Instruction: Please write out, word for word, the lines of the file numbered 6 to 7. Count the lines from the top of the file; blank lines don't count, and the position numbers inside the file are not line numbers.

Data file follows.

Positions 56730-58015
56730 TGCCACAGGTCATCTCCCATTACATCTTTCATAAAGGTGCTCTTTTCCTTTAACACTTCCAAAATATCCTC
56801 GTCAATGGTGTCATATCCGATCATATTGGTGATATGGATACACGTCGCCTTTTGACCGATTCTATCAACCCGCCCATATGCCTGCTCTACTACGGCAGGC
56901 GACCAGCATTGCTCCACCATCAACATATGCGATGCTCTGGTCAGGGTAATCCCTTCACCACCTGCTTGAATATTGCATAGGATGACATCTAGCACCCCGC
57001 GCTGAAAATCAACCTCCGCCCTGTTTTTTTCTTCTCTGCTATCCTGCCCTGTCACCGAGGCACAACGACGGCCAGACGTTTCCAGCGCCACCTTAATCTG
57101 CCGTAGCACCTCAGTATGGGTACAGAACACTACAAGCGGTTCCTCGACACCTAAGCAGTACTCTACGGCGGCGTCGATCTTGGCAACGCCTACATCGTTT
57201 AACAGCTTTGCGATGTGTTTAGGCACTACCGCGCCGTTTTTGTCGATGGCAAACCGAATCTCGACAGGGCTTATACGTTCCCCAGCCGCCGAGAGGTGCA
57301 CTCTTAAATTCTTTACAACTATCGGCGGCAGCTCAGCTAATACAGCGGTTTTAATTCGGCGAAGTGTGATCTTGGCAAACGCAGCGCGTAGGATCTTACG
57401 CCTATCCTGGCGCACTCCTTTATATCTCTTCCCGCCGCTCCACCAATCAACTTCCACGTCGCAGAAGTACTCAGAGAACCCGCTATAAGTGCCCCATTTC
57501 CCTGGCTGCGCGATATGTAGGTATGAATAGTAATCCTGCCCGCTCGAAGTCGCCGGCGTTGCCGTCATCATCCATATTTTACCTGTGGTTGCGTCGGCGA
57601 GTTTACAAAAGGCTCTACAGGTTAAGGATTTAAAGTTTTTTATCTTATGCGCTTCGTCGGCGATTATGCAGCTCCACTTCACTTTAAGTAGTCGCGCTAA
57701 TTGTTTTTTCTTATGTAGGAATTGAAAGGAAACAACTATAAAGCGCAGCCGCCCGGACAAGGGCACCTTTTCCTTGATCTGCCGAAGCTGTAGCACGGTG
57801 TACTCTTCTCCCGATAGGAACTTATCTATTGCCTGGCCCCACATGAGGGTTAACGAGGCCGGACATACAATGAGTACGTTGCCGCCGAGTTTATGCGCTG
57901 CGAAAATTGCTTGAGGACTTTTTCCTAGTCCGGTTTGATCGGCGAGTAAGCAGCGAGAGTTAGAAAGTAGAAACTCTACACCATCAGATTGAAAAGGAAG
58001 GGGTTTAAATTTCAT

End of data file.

57101 CCGTAGCACCTCAGTATGGGTACAGAACACTACAAGCGGTTCCTCGACACCTAAGCAGTACTCTACGGCGGCGTCGATCTTGGCAACGCCTACATCGTTT
57201 AACAGCTTTGCGATGTGTTTAGGCACTACCGCGCCGTTTTTGTCGATGGCAAACCGAATCTCGACAGGGCTTATACGTTCCCCAGCCGCCGAGAGGTGCA